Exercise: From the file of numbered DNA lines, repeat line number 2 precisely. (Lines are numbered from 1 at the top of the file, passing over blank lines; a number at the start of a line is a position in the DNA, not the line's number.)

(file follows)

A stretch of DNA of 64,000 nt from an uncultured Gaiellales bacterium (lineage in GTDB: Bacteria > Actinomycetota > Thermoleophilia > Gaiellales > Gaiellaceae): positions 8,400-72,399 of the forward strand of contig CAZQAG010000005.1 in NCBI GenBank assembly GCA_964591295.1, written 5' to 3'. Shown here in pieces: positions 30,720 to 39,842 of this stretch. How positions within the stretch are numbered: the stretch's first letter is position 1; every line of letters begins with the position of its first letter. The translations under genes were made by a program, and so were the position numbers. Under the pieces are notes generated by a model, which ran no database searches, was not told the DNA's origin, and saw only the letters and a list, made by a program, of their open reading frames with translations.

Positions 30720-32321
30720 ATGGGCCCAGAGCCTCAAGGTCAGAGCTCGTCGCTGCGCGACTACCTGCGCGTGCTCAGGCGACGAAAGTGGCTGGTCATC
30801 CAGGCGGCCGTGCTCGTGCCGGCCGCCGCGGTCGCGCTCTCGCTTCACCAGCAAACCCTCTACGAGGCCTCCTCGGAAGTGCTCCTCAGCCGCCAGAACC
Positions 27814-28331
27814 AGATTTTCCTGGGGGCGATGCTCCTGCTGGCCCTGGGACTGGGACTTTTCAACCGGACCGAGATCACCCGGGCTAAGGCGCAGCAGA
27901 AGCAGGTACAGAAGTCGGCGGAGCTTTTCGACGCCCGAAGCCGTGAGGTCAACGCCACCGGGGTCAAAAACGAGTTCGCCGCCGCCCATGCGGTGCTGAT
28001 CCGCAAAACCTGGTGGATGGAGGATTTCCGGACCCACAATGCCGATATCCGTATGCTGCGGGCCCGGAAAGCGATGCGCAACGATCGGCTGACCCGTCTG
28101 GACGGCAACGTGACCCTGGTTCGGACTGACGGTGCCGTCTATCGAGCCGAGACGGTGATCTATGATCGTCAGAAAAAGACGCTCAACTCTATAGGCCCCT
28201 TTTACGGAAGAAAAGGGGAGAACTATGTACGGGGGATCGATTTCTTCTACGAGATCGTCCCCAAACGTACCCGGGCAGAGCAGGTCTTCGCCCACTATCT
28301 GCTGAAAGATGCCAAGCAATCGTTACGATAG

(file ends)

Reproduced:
Positions 30720-32321